Fellow Christians who struggle with mental illness, I get it.
I truly believe you are coming from a place of compassion because you genuinely want to help folks who are suffering with their mental health burden.
Can we please… (Pretty please?)
…stop pointing fingers at “the Church,” like this article does?
“Churches try to up-sell Jesus to the mentally ill…
And while it is certainly possible for people of sound mind to align with Christ in ways that achieve a form of happiness, it is equally impossible to expect the same from people with mental illness. Impossible, and unfair. Some of us are simply handicapped by faulty synapses. You can’t teach a dog to sing the alphabet.”
Again, I get it. People with mental illness are frustrated when Christians oversimplify the problem. We want to help people who’ve never struggled with mental illness better understand how BIG and complex the whole thing is…
But, when you claim that your mental illness is “just faulty synapses” you are making the same mistake. You are oversimplifying your own problem.
I think it’s important to remember that, just because the pastor doesn’t talk about mental illness in a way you would prefer, it doesn’t mean he’s wrong.
Statistically, many of the people in “the Church” (whom you’re wagging fingers at) are struggling with a diagnosed mental disorder of their own. They simply deal with it differently than you do.
And THAT’S why writing blog posts aimed at “the Church” on behalf of “those with Mental Illness” is a problem.
It doesn’t work for all the same reasons identity advocacy doesn’t work for “blacks” or for “gays” or for “women,” either.
Not all black people have the same experience or opinion.
Not all gay people agree with your list of grievances.
Not all women identify as “Feminists.”
Aaaaaand, not everybody who has a mental illness believes there is a serious “stigma” at church.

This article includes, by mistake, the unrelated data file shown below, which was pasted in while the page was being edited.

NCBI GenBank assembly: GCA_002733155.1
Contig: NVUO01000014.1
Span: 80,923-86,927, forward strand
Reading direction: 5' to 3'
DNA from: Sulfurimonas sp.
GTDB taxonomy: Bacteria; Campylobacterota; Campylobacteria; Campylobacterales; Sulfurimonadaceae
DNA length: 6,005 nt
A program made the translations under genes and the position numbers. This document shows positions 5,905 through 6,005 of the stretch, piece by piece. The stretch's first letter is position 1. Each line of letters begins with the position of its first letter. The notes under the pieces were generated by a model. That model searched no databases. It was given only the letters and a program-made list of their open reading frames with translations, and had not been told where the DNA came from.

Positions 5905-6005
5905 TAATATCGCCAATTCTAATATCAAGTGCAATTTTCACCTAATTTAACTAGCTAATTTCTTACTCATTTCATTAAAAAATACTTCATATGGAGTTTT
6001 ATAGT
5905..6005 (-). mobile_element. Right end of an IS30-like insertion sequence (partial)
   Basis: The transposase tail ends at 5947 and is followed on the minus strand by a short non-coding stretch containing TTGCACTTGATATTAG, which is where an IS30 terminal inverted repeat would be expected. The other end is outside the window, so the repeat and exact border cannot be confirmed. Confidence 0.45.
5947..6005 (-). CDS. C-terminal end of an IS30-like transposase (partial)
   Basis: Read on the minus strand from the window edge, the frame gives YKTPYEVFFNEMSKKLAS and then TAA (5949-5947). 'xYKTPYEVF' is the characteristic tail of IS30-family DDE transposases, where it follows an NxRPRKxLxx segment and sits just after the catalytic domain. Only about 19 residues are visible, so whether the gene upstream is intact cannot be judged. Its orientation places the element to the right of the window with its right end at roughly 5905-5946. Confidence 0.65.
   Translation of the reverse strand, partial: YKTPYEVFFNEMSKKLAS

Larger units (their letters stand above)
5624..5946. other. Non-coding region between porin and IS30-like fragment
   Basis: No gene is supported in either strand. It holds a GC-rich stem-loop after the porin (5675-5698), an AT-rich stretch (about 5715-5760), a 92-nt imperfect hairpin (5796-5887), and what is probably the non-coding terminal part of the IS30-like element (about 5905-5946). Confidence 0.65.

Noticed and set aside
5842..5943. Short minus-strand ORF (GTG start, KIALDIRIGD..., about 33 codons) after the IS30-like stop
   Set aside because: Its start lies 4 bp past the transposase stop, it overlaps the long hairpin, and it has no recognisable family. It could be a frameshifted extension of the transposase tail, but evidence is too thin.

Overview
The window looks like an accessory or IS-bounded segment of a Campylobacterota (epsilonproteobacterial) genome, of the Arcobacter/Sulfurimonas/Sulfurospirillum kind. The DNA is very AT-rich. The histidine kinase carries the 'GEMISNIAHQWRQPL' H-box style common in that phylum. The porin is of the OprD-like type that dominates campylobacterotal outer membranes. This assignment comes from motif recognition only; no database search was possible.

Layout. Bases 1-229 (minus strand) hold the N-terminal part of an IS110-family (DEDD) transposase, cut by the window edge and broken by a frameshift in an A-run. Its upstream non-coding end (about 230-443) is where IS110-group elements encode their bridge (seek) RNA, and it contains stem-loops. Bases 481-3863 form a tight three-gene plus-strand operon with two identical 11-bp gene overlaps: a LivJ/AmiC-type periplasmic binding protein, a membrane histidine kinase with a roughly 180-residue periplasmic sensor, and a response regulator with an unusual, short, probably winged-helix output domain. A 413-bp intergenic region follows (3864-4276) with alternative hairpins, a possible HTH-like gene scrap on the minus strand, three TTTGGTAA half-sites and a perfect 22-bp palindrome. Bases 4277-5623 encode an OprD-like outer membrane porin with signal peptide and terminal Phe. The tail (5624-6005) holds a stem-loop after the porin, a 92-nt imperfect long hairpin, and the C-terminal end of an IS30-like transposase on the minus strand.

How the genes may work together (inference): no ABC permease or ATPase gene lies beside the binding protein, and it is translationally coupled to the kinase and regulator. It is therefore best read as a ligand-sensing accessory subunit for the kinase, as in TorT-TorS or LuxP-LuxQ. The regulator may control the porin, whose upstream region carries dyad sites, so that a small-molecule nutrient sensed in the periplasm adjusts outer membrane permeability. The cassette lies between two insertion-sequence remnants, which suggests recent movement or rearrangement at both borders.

There are plenty of Christians–struggling with depression/anxiety themselves–who would probably be accused of “sad-shaming” the mentally ill (if they were allowed to speak on this topic without being shushed).
I know, because I am one of them.
First of all, I think it’s unfortunate that I even have to say “I AM ONE OF YOU!” in order to be taken remotely seriously.
It’s almost as though advocates like myself need to flash our Membership Cards, just to get past the bouncers which other advocates have become.
But, that’s how the “conversation” about mental illness looks today. People trying to #endthestigma are unwittingly (but definitely) shutting down the perspectives of everybody on the other side, by accusing them of “shaming” and “judging” and “perpetuating the problem”–even when the people on the other side ALSO HAVE BEEN DIAGNOSED with mental illnesses.
It’s a mistake to assume that one speaks for everyone who has ever suffered similarly.
It’s a mistake to start demanding changes and improvements to church programs that you imagine will help you, when it may be a simple matter of preference instead of right/wrong.
I can honestly say that if I ever go to a church counselor or Mental Health Advocate and hear, “Mental illness is just like a broken bone!” I will turn around and walk away annoyed. (Ditto if he/she says, “You can’t teach a dog to sing the alphabet.”)
That’s one opinion, but it’s not the only one.
During my darkest struggles, I needed to know that others had wrestled with deep, existential questions which deserve to be considered, whether a person has a chemical imbalance or not. I needed to know I had brothers and sisters willing to explore the uncomfortable depths of my crises, rather than deferring to a pharmacist and washing their hands.
Cheap slogans and shallow hashtags only would have frustrated me more.
In short, though it sometimes feels supportive to divide ourselves into teams and speak for all of “us” against “them,” it usually does more harm in the long run.
So, unless one of the universal symptoms of mental illness is “the ability to discern when others are wrong, with 100% accuracy” we need to stop oversimplifying the problem by blaming the big, misogynist, racist, stigmatizing “Church.” (It has become the same nameless, faceless monster which other witch-hunters like to call “Society.” And it’s just as caricatured and silly.)
I am part of the Church.
You are part of the Church.
And just because two people may disagree doesn’t mean one of them understands mental illness better than the other.
Neither can speak for everyone else.